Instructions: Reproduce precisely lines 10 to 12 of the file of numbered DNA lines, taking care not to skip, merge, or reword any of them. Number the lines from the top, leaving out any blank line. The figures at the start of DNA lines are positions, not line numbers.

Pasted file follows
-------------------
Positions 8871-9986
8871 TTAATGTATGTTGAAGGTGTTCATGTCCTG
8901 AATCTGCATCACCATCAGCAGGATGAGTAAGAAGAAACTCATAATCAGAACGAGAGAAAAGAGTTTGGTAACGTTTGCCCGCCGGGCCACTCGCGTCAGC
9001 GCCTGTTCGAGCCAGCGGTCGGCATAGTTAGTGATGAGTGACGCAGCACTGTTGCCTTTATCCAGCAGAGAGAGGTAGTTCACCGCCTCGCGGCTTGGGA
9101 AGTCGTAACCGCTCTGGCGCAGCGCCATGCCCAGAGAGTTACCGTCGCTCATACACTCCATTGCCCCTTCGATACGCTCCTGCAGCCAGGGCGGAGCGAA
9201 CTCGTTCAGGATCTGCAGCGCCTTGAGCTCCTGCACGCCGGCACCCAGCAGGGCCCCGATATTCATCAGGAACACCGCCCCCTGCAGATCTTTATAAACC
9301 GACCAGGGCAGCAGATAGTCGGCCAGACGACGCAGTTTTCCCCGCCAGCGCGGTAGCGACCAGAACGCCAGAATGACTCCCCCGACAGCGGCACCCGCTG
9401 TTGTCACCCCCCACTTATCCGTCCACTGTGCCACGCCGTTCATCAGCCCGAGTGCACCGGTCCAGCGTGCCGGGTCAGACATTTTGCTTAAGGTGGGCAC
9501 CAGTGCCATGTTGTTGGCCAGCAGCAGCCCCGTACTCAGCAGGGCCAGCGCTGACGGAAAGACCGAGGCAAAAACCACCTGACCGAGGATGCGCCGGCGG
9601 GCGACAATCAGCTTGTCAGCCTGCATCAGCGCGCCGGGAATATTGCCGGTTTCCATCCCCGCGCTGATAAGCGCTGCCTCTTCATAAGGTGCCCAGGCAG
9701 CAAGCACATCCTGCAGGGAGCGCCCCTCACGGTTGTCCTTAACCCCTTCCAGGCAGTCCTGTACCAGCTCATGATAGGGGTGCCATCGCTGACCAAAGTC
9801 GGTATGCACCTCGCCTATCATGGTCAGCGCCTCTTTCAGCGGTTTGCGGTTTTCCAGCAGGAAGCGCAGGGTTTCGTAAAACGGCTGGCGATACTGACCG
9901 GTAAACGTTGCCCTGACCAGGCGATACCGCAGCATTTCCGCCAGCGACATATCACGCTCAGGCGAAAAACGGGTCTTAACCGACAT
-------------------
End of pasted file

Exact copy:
9601 GCGACAATCAGCTTGTCAGCCTGCATCAGCGCGCCGGGAATATTGCCGGTTTCCATCCCCGCGCTGATAAGCGCTGCCTCTTCATAAGGTGCCCAGGCAG
9701 CAAGCACATCCTGCAGGGAGCGCCCCTCACGGTTGTCCTTAACCCCTTCCAGGCAGTCCTGTACCAGCTCATGATAGGGGTGCCATCGCTGACCAAAGTC
9801 GGTATGCACCTCGCCTATCATGGTCAGCGCCTCTTTCAGCGGTTTGCGGTTTTCCAGCAGGAAGCGCAGGGTTTCGTAAAACGGCTGGCGATACTGACCG